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Massage Therapist

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QUICK FACTS
Massage Therapist
2010 Median Pay $34,900 per year
$16.78 per hour
Entry-Level Education Postsecondary non-degree award
Work Experience in a Related Occupation None
On-the-job Training None
Number of Jobs, 2010 153,700
Job Outlook, 2010-20 20% (Faster than average)
Employment Change, 2010-20 30,900

What Massage Therapists Do

Massage therapists treat clients by using touch to manipulate the soft-tissue muscles of the body. With their touch, therapists relieve pain, rehabilitate injuries, reduce stress, increase relaxation, and aid in the general wellness of clients.

Work Environment

Massage therapists work in an array of settings, both private and public, such as private offices, spas, hospitals, fitness centers, and shopping malls. Some massage therapists also travel to clients' homes or offices to provide a massage.

How to Become a Massage Therapist

Massage therapists typically complete a postsecondary education program that can require 500 hours or more of study and experience, although standards and requirements vary greatly by state and locality. Most states regulate massage therapy and require massage therapists to have a license or certificate.

Pay

The median annual wage of massage therapists was $34,900 in May 2010.

Job Outlook

Employment of massage therapists is expected to grow by 20 percent from 2010 to 2020, faster than the average for all occupations. Continued growth in the demand for massage services will lead to new openings for massage therapists.


What Massage Therapists Do

Massage therapists treat clients by using touch to manipulate the soft-tissue muscles of the body. With their touch, therapists relieve pain, rehabilitate injuries, reduce stress, increase relaxation, and aid in the general wellness of clients.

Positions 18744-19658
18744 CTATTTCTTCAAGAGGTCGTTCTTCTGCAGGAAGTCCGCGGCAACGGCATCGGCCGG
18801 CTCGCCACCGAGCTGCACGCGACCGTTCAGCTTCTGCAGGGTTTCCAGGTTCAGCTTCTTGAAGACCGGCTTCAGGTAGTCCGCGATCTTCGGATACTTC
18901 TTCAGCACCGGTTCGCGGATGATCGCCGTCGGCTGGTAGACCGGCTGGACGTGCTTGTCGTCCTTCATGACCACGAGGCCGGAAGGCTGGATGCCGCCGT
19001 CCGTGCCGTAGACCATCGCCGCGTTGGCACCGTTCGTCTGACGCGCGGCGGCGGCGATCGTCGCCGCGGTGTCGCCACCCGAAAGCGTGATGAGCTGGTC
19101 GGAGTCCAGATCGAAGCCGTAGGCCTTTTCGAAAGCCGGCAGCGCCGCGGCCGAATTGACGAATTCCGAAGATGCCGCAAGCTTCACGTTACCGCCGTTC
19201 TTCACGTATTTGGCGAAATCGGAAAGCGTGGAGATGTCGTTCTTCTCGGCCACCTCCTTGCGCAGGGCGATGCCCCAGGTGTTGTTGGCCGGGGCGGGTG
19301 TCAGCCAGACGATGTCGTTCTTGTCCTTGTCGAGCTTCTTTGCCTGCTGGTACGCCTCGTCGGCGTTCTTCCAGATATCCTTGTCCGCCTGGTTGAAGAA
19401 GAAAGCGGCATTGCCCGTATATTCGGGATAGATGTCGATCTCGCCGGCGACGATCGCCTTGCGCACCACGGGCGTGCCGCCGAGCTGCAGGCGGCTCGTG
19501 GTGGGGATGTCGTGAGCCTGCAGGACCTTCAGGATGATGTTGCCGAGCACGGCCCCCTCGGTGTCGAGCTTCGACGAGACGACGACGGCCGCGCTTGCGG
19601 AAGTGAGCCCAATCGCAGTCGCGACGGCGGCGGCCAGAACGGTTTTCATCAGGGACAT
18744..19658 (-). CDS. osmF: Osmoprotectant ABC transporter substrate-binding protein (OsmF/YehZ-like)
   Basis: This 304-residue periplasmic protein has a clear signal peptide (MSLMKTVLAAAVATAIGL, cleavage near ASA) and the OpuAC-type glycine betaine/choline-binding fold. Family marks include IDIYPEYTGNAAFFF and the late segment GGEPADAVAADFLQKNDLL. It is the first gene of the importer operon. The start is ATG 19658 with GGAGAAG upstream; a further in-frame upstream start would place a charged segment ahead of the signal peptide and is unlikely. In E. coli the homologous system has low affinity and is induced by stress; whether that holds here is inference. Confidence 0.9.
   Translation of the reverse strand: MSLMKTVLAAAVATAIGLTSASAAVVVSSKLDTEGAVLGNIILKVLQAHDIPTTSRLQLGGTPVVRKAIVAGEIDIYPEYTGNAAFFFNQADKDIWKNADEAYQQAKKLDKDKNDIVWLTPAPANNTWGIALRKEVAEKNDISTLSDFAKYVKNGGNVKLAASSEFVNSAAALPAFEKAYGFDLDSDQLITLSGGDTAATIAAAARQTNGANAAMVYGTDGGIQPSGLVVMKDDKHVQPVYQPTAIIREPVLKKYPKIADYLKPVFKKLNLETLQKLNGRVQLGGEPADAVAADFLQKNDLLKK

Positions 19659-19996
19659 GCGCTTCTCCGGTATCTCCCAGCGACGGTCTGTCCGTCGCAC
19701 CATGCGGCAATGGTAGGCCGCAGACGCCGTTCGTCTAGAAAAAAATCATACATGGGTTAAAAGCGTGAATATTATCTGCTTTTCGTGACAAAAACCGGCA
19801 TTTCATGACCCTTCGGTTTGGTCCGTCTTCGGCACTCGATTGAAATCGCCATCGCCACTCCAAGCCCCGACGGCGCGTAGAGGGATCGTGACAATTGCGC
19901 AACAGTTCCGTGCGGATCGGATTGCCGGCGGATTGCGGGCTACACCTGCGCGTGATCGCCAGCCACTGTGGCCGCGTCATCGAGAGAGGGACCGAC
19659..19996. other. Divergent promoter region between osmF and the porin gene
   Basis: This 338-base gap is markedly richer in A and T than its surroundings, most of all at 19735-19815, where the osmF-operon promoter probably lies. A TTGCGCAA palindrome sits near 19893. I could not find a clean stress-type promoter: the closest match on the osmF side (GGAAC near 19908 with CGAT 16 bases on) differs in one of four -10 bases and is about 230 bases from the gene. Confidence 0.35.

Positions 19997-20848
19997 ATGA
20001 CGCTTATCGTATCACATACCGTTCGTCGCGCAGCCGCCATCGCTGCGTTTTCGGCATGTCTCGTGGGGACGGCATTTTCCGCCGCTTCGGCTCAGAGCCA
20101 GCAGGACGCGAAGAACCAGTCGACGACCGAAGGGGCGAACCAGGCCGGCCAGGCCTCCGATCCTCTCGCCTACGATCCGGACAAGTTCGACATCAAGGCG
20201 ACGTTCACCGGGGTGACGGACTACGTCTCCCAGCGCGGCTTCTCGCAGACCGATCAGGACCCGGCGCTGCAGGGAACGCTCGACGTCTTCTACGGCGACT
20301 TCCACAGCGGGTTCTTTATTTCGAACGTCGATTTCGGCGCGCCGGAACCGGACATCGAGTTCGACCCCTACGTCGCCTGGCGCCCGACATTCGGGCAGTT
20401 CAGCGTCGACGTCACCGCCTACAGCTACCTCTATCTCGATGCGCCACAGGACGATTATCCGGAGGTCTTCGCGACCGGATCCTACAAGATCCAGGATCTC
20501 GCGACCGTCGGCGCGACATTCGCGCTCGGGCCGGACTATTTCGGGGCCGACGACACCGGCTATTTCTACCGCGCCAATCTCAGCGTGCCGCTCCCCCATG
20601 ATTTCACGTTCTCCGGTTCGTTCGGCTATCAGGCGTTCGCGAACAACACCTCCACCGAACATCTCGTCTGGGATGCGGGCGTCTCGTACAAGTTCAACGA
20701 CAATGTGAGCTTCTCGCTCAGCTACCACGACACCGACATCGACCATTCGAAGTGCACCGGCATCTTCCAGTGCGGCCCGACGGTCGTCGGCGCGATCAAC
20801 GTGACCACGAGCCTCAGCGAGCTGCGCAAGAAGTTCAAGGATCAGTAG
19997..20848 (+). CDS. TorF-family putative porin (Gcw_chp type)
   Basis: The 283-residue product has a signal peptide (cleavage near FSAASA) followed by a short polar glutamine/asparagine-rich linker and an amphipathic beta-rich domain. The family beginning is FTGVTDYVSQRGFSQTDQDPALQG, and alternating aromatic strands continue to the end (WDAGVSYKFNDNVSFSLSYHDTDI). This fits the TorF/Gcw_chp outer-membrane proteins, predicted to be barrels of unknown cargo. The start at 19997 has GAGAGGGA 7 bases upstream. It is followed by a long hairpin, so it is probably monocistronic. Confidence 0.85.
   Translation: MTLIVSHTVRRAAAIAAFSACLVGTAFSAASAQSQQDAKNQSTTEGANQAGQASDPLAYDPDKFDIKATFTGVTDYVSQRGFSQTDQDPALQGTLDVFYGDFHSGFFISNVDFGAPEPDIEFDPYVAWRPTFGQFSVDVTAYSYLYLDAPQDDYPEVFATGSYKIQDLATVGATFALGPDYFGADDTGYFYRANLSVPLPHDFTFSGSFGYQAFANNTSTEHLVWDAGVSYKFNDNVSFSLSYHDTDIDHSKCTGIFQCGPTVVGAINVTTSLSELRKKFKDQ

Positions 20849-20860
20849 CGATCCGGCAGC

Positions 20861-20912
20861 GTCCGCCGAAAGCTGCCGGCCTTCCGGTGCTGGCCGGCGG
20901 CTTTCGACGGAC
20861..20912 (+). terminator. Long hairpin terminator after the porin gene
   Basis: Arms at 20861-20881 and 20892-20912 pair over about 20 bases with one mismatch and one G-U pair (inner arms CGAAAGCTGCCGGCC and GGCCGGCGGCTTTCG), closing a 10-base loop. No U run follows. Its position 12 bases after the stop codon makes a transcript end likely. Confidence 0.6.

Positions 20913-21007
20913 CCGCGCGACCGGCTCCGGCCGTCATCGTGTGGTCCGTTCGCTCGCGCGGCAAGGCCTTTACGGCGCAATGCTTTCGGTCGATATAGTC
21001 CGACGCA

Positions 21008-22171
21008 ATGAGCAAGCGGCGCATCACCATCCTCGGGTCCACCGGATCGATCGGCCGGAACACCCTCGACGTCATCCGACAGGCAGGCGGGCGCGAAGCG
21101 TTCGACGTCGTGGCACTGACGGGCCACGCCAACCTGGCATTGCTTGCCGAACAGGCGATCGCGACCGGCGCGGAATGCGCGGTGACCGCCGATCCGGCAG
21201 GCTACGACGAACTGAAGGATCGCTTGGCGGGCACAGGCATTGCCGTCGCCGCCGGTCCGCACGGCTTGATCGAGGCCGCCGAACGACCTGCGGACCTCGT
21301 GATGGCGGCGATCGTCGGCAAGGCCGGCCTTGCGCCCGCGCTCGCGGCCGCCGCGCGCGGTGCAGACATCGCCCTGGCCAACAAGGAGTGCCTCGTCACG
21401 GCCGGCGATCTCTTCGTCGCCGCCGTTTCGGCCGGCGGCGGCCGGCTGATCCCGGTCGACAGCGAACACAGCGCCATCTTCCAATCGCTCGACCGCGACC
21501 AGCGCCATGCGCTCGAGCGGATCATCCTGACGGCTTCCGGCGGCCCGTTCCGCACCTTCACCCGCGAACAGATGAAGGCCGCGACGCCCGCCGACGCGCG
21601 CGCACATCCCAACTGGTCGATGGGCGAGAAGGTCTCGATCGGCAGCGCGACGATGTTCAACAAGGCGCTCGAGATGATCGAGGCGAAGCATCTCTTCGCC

Duties

Massage therapists typically do the following:

Massage therapists use their hands, fingers, forearms, elbows, and sometimes feet to knead muscles and soft tissue of the body to treat injuries and to promote general wellness. A massage can be as short as 5–10 minutes or could last more than an hour.

Therapists also may use lotions and oils, massage tables or chairs, and medical heat lamps when treating a client. Massage therapists may offer clients information about additional relaxation techniques to practice between sessions.

Massage therapists can specialize in many different types of massage, called modalities. Swedish massage, deep-tissue massage, and sports massage are just a few of the many modalities of massage therapy. Most massage therapists specialize in several modalities, which require different techniques.

Usually, the type of massage given depends on the client's needs and physical condition. For example, therapists may use a special technique for elderly clients that they would not use for athletes. Some forms of massage are given solely to one type of client; for example, prenatal massage is given to pregnant women.


Work Environment

Massage therapists held about 153,700 jobs in 2010. The majority of massage therapists were self-employed in 2010. Others worked mainly in personal care services and various healthcare industries.

About 60 percent of massage therapists were self-employed in 2010, the majority of the rest worked in the following industries:

Massage therapists work in an array of settings, both private and public, such as private offices, spas, hospitals, fitness centers, and shopping malls. Some massage therapists also travel to clients' homes or offices to give a massage. Most massage therapists, especially those who are self-employed, provide their own table or chair, sheets, pillows, and body lotions or oils.